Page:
No laughing matter over fatal legal high
CHILDREN are being warned about the fatal danger of laughing gas after the ‘ worrying’ craze hit Macclesfield.
Police say they have discovered dozens of empty metal canisters of nitrous oxide across the town.
Nicknamed hippy crack, chargers or whippets, the silver bullet-shaped canisters can be bought online.
Users fill a balloon and suck the gas from it to get a brief high.
But police and health chiefs are warning of the dangers of this so-called ‘legal high’.
Police have found empty canisters on playing fields in Upton Priory and on the underpass at Gas Road.
And Express readers have also reported finding them on Pickford Street in the town centre and areas of Poynton.
Nitrous oxide can cause dizziness, unconsciousness or death from lack of oxygen. Regular use can also lead to anaemia and nerve damage.
Sgt Steve Davenport, of Macclesfield police, said: “Young people need to be aware of the negative health effects of this laughing gas.
“We are taking this message out to schools in the town and youth club through our PCSOs.”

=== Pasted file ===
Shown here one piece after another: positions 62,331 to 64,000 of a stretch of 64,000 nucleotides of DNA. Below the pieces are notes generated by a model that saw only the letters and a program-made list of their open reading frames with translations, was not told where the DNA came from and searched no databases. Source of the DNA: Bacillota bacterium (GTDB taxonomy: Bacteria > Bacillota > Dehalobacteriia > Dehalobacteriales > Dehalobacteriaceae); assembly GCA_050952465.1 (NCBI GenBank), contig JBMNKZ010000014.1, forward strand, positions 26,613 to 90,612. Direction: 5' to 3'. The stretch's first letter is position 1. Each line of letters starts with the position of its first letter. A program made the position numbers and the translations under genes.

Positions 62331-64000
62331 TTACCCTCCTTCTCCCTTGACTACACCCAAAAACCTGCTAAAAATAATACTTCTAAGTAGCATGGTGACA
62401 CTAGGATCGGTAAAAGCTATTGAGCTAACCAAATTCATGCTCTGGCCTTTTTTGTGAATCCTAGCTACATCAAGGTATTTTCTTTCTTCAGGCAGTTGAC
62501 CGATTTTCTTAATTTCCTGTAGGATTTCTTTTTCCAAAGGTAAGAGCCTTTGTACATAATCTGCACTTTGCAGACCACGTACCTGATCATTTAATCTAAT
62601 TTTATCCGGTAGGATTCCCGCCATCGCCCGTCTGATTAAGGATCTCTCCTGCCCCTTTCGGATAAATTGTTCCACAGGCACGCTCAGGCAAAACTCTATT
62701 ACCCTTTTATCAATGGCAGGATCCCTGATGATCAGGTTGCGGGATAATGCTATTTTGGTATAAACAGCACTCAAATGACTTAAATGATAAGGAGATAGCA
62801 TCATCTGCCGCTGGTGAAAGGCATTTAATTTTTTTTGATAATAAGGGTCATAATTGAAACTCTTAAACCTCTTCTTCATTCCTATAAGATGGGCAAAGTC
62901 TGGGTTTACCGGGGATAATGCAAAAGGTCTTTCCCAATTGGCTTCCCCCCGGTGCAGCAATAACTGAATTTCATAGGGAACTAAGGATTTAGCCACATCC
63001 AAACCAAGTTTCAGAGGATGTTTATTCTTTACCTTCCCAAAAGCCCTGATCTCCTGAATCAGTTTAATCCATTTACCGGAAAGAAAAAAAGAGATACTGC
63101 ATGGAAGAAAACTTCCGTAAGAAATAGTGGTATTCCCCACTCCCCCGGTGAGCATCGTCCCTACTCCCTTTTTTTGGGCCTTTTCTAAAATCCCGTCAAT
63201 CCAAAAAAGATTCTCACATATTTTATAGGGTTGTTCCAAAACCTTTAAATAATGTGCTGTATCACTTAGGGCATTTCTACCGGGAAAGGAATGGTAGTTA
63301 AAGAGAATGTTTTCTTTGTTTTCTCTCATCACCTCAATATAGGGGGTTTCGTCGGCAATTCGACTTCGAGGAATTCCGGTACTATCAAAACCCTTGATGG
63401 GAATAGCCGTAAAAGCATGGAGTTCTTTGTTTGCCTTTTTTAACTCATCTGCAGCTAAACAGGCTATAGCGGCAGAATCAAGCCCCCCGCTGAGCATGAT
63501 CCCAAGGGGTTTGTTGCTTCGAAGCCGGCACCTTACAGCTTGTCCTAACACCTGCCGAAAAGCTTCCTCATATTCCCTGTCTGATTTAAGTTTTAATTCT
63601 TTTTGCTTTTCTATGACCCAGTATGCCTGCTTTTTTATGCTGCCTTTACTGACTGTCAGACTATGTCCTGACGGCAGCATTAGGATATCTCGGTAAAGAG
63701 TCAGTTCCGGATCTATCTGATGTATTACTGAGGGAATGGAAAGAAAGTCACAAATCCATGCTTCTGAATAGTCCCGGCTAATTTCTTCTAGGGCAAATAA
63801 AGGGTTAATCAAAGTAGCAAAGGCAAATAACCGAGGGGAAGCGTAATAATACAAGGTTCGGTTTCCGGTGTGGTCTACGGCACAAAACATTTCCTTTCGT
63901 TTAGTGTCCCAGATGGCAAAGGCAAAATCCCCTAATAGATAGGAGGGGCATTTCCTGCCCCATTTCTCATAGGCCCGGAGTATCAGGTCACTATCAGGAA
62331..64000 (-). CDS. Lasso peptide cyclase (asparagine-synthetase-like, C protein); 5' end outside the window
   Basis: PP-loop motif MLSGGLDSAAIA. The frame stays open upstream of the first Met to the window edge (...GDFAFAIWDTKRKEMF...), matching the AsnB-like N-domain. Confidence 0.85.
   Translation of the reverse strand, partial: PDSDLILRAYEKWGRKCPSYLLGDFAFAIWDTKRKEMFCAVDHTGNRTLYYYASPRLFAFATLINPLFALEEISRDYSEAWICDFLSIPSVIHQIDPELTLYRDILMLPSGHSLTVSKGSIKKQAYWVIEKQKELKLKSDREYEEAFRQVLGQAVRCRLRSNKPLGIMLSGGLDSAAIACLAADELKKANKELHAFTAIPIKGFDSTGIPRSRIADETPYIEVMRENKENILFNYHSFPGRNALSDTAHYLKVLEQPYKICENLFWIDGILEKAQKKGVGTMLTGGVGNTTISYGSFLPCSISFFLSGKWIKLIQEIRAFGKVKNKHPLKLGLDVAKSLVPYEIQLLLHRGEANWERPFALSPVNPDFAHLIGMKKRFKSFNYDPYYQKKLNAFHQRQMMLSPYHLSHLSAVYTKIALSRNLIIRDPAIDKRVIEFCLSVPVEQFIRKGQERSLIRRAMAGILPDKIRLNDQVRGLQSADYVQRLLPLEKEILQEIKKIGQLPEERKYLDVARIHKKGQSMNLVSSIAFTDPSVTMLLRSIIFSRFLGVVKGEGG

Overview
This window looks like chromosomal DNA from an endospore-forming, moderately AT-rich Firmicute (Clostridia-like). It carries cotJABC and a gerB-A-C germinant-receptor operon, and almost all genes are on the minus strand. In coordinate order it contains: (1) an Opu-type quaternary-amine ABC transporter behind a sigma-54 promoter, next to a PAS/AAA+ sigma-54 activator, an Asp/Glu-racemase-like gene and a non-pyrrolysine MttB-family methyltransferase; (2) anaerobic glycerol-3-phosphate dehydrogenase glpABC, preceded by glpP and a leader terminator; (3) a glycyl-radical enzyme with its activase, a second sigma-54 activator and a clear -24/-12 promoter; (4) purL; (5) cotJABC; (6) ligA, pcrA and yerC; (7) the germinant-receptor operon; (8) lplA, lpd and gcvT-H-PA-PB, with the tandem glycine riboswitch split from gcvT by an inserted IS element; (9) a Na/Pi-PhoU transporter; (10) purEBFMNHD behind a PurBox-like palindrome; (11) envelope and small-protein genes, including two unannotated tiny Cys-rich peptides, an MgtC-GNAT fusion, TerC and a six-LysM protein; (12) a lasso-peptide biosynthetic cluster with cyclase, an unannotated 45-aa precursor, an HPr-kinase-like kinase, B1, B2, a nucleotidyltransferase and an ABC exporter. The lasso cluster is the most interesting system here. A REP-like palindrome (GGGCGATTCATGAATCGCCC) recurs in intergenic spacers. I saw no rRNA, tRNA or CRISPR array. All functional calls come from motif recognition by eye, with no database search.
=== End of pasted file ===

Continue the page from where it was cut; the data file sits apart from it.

Macclesfield MP David Rutley said the trend was ‘extremely worrying’.
He said: “As a parent it is worrying to see the growing use of so-called legal highs like this.
“We need to support the police in all that they do, remind young people of the dangers of using laughing gas and help better educate parents and youth leaders.
“Young people need to be better protected from the dangers involved.”
Dr Paul Bowen, chairman of NHS Eastern Cheshire CCG, which represents GPs in Maccles- field and Poynton, said: “While nitrous oxide, or ‘laughing gas’, is sometimes used as an anaesthetic during dental surgery, it can be very harmful when misused.
“It can cause dizziness and lack of judgment and – in extreme cases – loss of consciousness and even death, due to lack of oxygen.
“Regular use of nitrous oxide can also lead to deficiency in the vitamin B12, which can lead to serious nerve damage in some cases.”
While possessing and inhaling the gas is legal in Britain, it is illegal to sell it to under 18s.
●● Erika Groeneveld sent in this picture of a discarded canister on Pickford Street, inset, Police say they have collected dozens of the canisters
●● A still from the short film Balloon, which aims to raise awareness of cancer